Best Value Pick: Harrison Phillips [DT; Stanford]
Worst Value Pick: Josh Allen [QB; Wyoming]
Grade: C-

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1(11) - Minkah Fitzpatrick [CB/S; Alabama]
2(42) - Mike Gesecki [TE; Penn State]
3(73) - Jerome Baker [LB; Ohio State]
4(123) - Durham Smythe [TE; Notre Dame]
4(131) - Kalen Ballage [RB; Arizona State]
6(209) - Cornell Armstrong [CB; Southern Miss]
7(227) - Quentin Poling [LB; Ohio]
7(229) - Jason Sanders [K; New Mexico[

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1(23) - Isaiah Wynn [OG/OT; Georgia]
1(31) - Sony Michel [RB; Georgia]
2(56) - Duke Dawson [CB; Florida]
5(143) - Ja'Whaun Bentley [LB; Purdue]
6(178) - Christian Sam [LB; Arizona State]
6(210) - Christian Berrios [WR; Miami (FL)]
7(219) - Danny Etling [QB; LSU]
7(243) - Keion Crossen [CB; West Carolina]
7(250) - Ryan Izzo [TE; Florida State]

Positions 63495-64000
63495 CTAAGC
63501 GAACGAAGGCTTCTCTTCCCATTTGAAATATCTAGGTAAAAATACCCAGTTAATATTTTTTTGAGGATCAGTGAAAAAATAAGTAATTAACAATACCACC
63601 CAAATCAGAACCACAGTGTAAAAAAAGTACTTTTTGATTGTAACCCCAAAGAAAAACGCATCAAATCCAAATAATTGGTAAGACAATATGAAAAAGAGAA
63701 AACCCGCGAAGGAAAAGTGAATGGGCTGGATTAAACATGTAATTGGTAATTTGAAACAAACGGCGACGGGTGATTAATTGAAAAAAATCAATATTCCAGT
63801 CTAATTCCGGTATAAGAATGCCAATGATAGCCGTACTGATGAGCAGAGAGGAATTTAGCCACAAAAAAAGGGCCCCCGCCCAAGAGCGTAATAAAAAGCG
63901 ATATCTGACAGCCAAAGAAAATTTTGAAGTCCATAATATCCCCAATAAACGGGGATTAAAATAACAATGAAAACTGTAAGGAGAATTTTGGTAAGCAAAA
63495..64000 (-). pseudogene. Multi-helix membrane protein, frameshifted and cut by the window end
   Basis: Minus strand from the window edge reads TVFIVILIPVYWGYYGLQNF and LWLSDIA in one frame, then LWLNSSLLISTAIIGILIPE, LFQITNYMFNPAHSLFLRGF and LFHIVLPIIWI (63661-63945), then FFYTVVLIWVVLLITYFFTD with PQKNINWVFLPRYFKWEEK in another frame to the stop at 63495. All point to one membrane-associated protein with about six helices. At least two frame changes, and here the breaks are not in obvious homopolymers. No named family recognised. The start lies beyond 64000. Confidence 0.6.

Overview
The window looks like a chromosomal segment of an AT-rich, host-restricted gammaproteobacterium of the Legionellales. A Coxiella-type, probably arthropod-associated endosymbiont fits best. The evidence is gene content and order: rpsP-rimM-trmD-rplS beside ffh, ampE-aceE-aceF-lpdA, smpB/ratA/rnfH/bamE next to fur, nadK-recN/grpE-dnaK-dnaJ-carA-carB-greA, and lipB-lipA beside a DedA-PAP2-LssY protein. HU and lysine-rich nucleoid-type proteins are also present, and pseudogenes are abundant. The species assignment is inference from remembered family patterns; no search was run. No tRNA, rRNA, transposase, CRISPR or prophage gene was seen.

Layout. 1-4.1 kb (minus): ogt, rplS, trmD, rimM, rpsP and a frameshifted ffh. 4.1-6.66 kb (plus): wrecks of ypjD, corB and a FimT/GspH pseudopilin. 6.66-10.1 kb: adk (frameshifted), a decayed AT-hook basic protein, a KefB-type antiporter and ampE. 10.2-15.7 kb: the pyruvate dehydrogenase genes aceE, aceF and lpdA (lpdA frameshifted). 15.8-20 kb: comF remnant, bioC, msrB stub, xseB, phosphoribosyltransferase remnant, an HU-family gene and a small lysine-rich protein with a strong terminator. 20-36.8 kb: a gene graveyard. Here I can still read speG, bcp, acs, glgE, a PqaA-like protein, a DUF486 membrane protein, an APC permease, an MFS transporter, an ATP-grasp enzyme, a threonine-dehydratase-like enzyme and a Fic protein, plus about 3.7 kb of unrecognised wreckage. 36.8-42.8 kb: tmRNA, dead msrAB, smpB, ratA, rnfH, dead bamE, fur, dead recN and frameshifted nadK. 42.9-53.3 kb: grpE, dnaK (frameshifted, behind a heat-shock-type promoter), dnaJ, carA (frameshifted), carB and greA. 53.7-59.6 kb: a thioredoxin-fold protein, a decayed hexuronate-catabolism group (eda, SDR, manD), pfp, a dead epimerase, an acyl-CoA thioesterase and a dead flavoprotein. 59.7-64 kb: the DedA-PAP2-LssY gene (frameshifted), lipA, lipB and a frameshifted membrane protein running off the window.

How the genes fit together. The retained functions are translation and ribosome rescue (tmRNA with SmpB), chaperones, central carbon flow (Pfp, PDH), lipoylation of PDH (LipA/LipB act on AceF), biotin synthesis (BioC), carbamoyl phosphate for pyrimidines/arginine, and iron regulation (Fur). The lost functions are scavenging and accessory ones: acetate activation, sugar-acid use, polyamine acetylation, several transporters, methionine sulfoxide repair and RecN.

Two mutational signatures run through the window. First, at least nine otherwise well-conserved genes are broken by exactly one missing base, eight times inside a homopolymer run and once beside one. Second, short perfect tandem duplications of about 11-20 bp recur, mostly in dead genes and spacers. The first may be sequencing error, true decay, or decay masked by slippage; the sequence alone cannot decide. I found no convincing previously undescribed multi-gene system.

It seems year after year, the Patriots get less value out of their draft picks and despite that lack of production they still manage to win their division and contender for an NFL Championship.  After acquiring Brandin Cooks last offseason from the Saints, they turned around and flipped him to the Rams for a first round pick.  Armed with two first round picks, there were rumors in the week leading up to the draft that the Patriots were exploring moving up to select their QBOTF after trading Jimmy Garappolo to the 49ers as part of a deadline deal.  With their first pick, they drafted Isaiah Wynn out of Georgia who was my #2 ranked OL behind Quenton Nelson.  There were questions whether or not he was a tackle or a guard, but he's the best available OL when the Patriots picked and will help try and fill the hole that was left when Nate Solder signed with the Giants.  With their other first round pick, they selected one of the Georgia backs in Sony Michel.  I like Michel, but the value just isn't there for me and I don't envision him being a feature back which really hurts the value of this pick.  Armed with a semi-high 2nd round pick, they moved back with the Lions for a fourth round pick and eventually dealt out of that round all together getting the Bears' 19 2nd round pick as part of the Anthony Miller trade.  Still, they had another 2nd round pick to make and selected slot corner in Duke Dawson.  Selecting Dawson this high was a tad high for my liking, but not bad value by any means and probably in the range where his tier was going to go.    The Bentley selection was a bit of a head scratcher as he doesn't really seem to fit into today's NFL where there's a premium put on a ability to play in space.  In terms of his ability to play against the run, he's going to be a strength in that regard but his issues in coverage are going to be exposed by any half decent OC.  Between the two LBs the Patriots drafted, I think Christian Sam is more likely to be a potential starter down the road because I believe he can hold up better in coverage than Bentley.  Christian Berrios figures to be a potential fit in the slot as an eventual replacement for Julian Edelman.  Quite frankly, I'm not sure what the Patriots saw in Danny Etling that indicated he was a priority UDFA let alone draftable.  Keion Crossen in the 7th round isn't bad value if you're trying to find a return man, but expecting much more than that out of him probably isn't going to happen.  I didn't have a draftable grade on Ryan Izzo either, so I'm not really sure what the Patriots saw out of him.  Overall, the Patriots draft was underwhelming.  Armed with four picks in the top 64, the idea that the Patriots could move up to select their QBOTF seemed tantalizing but ultimately the Patriots stuck to their draft process and continued to move down and amass more picks.  Overall, I'm not sure this draft bucks their recent trend of unsuccessful drafts but the Patriots had one of the more interesting drafts.